A tenancy agreement is legally binding, and while landlords may make allowances beyond what is in the paperwork, they can also use it to enforce the law rigidly. So make sure you're happy with the whole of the rental agreement and not just the bricks and mortar.

Here are some top tips to ensure you have a happy rental.

1. Research

Before you start the process work out what you can afford. It's not just a case of the monthly payments. You can expect an agent, acting on behalf of the landlord, to ask for a deposit - typically one month's rent as well as one month in advance. When you know your budget make sure you thoroughly research the area as well as what is available to rent. A good place to start is the rent section on UKPropertyDirect.

2. Hidden costs

The agent, working on behalf of the landlord, will probably ask you to pay for a credit search and other admin fees which could be in the region of £40-£100. Make sure you also consider how you may move your worldly belonging from your current home to your new one. You may need to store some items which is when the costs can start to mount.

3. Terms and conditions

Make sure you look at the obligations of both landlord and tenant such as upkeep and maintenance of the property, respective liabilities, renewal processes and costs and query anything with the agent by email so you have a record.

4. Maintenance of the property

Make sure you're aware where the responsibilities lie. Who will react to any maintenance? If you think the property needs some maintenance, make sure you request for it to be done before you sign, or at the very least ask for it to be written into the contract. Alternatively, perhaps negotiate less rent until the issues are resolved.

Items often overlooked include the boiler and windows. In summer these are rarely an issue but a few months later, when the temperature drops, you want to make sure you have a fully working boiler, so ask to see any maintenance certificates. Similarly if you're starting you're rental in winter a few months later when summer is here, you don't want to find that the windows don't open.

5. Renewal costs

Some agents will charge renewal costs for extending and taking out a new contract so don't be caught out and ask the questions up front.

6. Utilities and services

Look at who is providing the utilities and what the process is to take over these services. Perhaps you may be able to ask the agent to speak to the landlord or existing tenants to ensure the services are still running thereby avoiding any reconnection fees.

7. Break clause

Check if there is a break clause. It's important to understand that it can be activated by both the tenant and the landlord. You don't want to be caught out with a week's notice. A month is the standard notice time for both tenant or landlord, but these will vary.

8. Tenant deposit protection schemes

Tenancy deposit protection (TDP) schemes ensure that money paid by tenants (as deposits) is kept safe. Landlords must use one of three government approved schemes. Whilst the letting agent may take the money, it is the landlord's responsibility so make sure you receive proof that this has happened.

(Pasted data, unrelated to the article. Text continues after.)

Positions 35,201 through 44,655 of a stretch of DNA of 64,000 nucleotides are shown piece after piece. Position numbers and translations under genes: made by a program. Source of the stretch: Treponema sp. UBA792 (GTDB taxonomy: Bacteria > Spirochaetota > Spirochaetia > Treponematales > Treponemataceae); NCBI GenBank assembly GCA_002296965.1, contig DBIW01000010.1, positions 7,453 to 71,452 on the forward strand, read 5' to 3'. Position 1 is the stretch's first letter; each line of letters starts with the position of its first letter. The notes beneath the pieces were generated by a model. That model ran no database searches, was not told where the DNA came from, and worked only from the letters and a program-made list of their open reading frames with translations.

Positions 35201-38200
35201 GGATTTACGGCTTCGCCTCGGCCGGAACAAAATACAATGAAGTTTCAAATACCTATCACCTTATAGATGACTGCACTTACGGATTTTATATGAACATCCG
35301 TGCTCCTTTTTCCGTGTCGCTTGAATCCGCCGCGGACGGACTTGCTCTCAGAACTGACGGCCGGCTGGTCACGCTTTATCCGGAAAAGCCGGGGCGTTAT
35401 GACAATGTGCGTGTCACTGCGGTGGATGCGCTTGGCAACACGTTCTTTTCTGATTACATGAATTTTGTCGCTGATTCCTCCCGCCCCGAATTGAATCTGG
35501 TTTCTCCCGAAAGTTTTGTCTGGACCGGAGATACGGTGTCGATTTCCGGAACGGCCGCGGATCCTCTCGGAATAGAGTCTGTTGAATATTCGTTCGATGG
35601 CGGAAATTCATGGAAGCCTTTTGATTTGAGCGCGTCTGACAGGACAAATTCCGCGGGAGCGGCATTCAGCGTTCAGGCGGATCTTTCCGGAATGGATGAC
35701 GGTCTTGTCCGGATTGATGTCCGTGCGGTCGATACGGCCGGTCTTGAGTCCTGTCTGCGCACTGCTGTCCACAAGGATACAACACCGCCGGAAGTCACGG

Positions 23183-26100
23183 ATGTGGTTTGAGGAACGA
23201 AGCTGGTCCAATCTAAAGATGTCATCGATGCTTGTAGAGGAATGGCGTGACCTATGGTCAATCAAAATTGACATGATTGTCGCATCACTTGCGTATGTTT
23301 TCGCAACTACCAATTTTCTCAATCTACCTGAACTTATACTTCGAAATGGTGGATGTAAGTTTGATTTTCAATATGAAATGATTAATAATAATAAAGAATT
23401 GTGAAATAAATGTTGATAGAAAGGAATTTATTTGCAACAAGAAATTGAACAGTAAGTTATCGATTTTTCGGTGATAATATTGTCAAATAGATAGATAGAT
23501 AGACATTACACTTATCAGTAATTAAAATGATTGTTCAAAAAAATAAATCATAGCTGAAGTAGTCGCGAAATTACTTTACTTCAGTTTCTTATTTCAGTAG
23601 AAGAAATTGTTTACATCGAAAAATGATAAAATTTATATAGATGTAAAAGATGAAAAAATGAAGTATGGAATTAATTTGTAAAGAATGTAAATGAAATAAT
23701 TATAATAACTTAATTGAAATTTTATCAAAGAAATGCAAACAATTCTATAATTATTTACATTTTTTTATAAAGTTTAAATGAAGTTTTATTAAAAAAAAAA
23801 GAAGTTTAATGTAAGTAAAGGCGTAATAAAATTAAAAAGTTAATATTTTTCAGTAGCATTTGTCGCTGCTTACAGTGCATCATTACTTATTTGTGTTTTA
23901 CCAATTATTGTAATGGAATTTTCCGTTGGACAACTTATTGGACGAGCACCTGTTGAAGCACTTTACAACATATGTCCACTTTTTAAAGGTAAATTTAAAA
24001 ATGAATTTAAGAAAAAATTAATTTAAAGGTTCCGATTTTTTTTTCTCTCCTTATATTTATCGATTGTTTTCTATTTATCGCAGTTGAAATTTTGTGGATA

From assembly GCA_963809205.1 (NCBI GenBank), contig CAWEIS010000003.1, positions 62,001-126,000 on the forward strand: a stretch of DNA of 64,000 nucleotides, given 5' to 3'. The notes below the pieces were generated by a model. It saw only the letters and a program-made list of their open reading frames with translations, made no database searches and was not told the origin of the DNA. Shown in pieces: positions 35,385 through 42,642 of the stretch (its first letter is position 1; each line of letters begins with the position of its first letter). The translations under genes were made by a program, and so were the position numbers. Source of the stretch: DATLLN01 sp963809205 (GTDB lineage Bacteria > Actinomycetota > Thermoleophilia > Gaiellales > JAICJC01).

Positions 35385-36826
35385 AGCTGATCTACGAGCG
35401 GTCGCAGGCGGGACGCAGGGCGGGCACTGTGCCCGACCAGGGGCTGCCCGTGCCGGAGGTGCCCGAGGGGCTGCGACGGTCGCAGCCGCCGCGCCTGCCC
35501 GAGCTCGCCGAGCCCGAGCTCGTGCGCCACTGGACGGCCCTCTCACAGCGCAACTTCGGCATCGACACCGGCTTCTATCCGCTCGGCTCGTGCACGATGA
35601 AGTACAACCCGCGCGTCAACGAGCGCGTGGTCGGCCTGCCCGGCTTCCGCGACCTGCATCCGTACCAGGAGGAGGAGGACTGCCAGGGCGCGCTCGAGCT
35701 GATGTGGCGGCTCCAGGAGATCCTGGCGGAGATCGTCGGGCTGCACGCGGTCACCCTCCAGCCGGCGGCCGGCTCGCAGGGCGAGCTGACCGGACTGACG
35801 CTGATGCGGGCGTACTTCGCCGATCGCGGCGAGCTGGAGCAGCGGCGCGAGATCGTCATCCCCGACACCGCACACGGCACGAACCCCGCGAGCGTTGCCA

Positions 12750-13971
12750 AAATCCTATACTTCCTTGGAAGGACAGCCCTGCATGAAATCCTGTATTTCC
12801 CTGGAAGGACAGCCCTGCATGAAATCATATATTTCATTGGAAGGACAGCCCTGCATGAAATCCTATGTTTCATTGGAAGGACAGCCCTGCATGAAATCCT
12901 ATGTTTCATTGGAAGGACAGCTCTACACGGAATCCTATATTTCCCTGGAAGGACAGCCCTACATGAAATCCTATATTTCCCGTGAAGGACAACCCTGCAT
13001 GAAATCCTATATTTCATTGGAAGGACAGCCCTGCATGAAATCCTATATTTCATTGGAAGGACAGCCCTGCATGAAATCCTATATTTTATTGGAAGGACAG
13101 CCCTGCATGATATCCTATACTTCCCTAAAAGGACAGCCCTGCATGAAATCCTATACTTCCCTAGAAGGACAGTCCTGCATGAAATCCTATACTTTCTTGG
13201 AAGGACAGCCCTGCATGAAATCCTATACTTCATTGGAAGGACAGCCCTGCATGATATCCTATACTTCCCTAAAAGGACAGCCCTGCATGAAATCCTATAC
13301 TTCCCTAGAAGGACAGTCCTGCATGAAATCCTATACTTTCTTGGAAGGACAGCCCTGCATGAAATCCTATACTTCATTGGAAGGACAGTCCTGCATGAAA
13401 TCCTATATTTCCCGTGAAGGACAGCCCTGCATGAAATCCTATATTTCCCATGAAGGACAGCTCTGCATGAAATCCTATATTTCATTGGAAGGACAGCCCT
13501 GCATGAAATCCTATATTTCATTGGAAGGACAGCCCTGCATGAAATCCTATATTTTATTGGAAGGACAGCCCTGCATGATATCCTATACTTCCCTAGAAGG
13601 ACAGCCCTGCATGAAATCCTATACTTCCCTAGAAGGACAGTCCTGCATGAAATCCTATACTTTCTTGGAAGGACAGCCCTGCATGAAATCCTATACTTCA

9. Insurance

Is the landlord insuring the contents or is it your responsibility as the tenant? It is unlikely the landlord will pay for all contents, and is usually just his/her belongings. Check what it covers. At the very least it should cover the building. As with most of our advice it pays to find out the answers before signing your contract.

10. Inventory and moving in

Go through the inventory thoroughly. It should schedule what is the landlord's property and will be used at the end of the tenancy to attribute responsibility for any damage and ultimately, who should pay for the replacement costs. This is where many tenant disputes originate. Don't be afraid to take pictures of walls, rooms, carpets and so on to record the state of them as you move in. If you do this make sure you email them to the agent so they can be kept on file.

Student Guide To Renting

As a student looking for rental accommodation, it's essential that you know your rights and what is expected of you before entering into any kind of agreement with a landlord or agent.

Letting Guide

The Advantages of Letting Property

This guide has been designed to explain the key facts you need to know about becoming a landlord. By the end, you should have a good understanding of what's involved. However, your local UKPropertyDirect member letting agent will be able to answer any additional questions you may have.

Successful buying-to-let is dependent on:

Buying the right kind of property in the right location that appeals to a large range of tenants

Good tenants who will pay the rent and look after the property

Your ability to manage the tenancy properly

Compliancy with the rules and regulations on letting property

Not getting emotionally attached to your property. It's generally a long term investment and a mistake to treat it as your own home.

The UK has a housing crisis - a growing population and a lack of available properties has pushed up house prices beyond what people can afford in many areas.

This has meant some people have no option but to rent instead - it's usually cheaper and for those that want to eventually buy; it allows them to save for a deposit.

Why buy-to-let is growing

At the same time, lifestyles have become more flexible. Today people move between work and study frequently.

For these people being a tenant offers more flexibility than buying a house.